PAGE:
Display verification brain melt, a Displaycal story

I need to put some of this out there before my brain explodes :exploding_head: this has been a rabbit hole i genuinely didnt expect with attempting to verify the work thats been going on with some wayland color management bits. I have spent about 16-20hrs a day for the last week in documentation. forums, reddit, search engines, generating profiles, staring at profile verification, and maybe trying to understand the math a bit (i dont :sweat_smile: still)

Here is my understanding of Displaycal for the moment, specifically the verification screen

So what the heck is this? Well im glad nobody asked but ill tell you anyway. My brain has been melting and to get there you need to have a little knowledge on displaycals verification so buckle up kids, the magic school bus is here and im your older and less fun miss frizzle.

In layman’s as best i can Red is the default verification path for Displaycal. The testchart gets fed into the profile, displaycal does stuff to determine what the output should be, send that to the screen, and measures the result. If A = B or close enough we’re good, if not is bad.

This is easy to do and mostly no headaches, now we move on. Blue is when you want to see how well your profile can emulate a colorspace in a color managed situation (i.e krita, gimp, photoshop, etc.). The simulated profile and display profile go in, displaycal works its magic to figure out what should be displayed and measured, same as before but slightly different. So think Blue->Red for the path sorta

Now we get to green, green lets you override the profile up top with the simulated one. This is for verifying hardware calibration and other sorts of external luts (requiring device link profiles and other things for external luts) and such. Essentially the simulated profile is whats output instead of being touched by the profile you made. our path is now Blue->Red->Green->Red

Real quick lets look at purple. This is something for Wide Gamut and Soft Proofing as far as i can tell so it lets you match what you see to what you print. The path here would depend on if youre using a sim profile or not but if you are Blue->Red->Green->Purple->Red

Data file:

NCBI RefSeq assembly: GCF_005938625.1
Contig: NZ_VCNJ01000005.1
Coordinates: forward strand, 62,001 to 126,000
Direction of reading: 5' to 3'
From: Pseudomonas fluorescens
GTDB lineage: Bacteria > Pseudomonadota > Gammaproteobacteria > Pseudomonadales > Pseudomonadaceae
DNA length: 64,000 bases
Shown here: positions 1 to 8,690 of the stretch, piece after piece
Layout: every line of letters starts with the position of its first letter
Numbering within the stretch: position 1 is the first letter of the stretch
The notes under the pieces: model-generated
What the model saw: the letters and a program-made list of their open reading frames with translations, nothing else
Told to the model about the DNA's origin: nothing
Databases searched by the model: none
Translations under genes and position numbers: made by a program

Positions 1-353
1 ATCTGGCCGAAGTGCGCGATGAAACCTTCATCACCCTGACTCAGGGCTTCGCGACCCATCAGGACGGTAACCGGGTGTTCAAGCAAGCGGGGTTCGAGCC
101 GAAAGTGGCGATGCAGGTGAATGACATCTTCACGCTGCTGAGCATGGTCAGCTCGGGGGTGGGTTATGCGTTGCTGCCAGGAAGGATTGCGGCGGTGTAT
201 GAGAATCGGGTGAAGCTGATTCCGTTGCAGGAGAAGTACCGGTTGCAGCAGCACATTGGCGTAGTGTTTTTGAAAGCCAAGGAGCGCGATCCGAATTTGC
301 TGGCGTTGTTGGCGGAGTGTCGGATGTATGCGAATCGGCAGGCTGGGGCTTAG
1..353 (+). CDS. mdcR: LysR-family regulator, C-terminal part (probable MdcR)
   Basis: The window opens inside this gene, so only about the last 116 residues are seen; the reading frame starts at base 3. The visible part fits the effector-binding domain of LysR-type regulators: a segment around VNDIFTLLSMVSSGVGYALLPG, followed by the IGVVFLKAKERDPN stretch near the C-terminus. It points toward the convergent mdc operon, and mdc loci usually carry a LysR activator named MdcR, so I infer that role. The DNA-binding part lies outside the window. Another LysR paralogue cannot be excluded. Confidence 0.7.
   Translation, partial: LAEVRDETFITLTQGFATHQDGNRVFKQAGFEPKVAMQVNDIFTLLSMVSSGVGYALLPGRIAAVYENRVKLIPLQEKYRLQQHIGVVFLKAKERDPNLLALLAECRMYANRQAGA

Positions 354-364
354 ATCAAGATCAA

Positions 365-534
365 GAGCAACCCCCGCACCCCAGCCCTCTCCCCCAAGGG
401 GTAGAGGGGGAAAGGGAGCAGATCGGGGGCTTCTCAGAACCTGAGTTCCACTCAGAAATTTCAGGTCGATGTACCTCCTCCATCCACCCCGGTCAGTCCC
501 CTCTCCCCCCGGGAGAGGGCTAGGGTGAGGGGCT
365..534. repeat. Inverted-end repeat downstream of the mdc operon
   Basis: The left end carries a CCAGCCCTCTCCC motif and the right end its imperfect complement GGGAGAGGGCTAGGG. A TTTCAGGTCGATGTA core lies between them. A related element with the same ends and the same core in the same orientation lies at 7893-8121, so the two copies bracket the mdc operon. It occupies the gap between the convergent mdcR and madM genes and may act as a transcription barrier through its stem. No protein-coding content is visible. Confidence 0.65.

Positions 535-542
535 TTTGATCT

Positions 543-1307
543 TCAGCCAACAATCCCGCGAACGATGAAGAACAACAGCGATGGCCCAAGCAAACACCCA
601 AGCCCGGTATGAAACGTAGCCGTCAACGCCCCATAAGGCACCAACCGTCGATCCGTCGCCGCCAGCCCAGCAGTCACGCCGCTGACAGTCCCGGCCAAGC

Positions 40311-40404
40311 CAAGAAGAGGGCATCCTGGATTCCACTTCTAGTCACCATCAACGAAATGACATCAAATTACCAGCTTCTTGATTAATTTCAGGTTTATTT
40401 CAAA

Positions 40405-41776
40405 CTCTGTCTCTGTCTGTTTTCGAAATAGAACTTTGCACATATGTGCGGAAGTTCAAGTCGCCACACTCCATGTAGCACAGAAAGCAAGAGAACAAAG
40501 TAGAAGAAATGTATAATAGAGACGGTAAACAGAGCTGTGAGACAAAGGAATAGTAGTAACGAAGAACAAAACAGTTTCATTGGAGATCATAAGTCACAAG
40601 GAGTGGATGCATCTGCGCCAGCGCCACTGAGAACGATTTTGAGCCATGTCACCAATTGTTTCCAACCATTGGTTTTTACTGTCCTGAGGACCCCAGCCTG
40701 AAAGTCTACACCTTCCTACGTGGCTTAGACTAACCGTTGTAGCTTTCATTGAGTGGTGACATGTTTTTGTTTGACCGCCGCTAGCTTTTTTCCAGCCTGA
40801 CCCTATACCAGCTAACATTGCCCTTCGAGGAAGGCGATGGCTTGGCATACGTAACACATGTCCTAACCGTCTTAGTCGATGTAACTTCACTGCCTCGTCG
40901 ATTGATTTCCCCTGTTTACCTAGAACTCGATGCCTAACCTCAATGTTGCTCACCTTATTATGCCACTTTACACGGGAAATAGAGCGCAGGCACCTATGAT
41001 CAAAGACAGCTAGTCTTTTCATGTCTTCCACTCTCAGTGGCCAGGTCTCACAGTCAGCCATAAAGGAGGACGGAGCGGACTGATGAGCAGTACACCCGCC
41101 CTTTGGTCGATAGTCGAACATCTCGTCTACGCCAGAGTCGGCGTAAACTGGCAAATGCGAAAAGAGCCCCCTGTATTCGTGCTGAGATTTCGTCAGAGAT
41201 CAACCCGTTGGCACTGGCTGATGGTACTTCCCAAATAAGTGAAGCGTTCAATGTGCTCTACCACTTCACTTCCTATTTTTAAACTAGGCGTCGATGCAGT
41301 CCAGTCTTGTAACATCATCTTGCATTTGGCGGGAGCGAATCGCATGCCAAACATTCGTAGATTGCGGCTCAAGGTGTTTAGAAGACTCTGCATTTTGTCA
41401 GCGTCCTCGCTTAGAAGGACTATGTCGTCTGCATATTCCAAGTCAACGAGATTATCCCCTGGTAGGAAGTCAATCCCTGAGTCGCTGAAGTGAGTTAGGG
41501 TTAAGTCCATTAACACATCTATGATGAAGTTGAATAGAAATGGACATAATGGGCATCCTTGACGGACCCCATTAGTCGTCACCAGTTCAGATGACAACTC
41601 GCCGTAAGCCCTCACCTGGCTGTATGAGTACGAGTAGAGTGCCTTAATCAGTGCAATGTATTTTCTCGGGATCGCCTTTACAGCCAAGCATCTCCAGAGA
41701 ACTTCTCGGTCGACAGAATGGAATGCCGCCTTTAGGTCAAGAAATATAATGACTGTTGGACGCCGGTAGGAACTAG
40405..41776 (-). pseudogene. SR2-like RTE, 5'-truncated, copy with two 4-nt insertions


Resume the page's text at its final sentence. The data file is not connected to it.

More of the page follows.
Orange is where things start to get a little spicy, this lets you apply a black output offset or a custom gamma curve to the simulated profile, or not modify the tone curve at all. This is the part driving me absolutely nuts and ill explain why.

When you create a profile in displaycal it on default applies a gamma 2.2 curve as this is the generally expected tone curve in many cases. Under normal situations displaycal is in control of the color management but that isnt the case for Wayland. Kwin is the big boss and handles the colors and display output. Normally displaycal would clear the video card gamma table and do its business so you know its outputting what youre supposed to get and its supposed to read, it cant in this situation.

The tricky part on the wayland side when applying the profile is that at this moment sRGB is the target output BUT if you select your profile displaycal manipulates colors internally before output so the profile gets applied twice which messes up the color output and reading. Easy enough you just use simulated as display profile and thats gold with no weirdness there. So what do you select for tone curve when verifying?? :neutral_face:

Normally to measure an uncalibrated display you pick a simulated profile and use it as display profile with unmodified so that you can see exactly how the display measures without any calibration. The issue is then that “technically” we are calibrated but as far as displaycal knows we dont have a calibrated display nor one it can tinker with. Do you select the tone curve you made the profile with to get what is expected? do you just apply black offset since the profile will have done that? or do you select unmodified and treat it like it isnt calibrated and get the raw current state vs plain sRGB?

This is the question that has been melting my brain for days because i really dont know 1000% for sure which one is truly the right pick. If you get it wrong what are the deviations? Its so far been a very hard question to answer concretely. Getting right colors and making sure youre getting the right ones is a complicated topic that i have only a basic understanding of in order to accomplish what i want with my display.

Anyway…thanks for coming to my ted talk. :sleepy: and thanks to the KDE folks for the insane amount of work they must put in for making this stuff happen.


I just noticed the general forum at the bottom its probably a better place for this :sweat_smile: sorry about that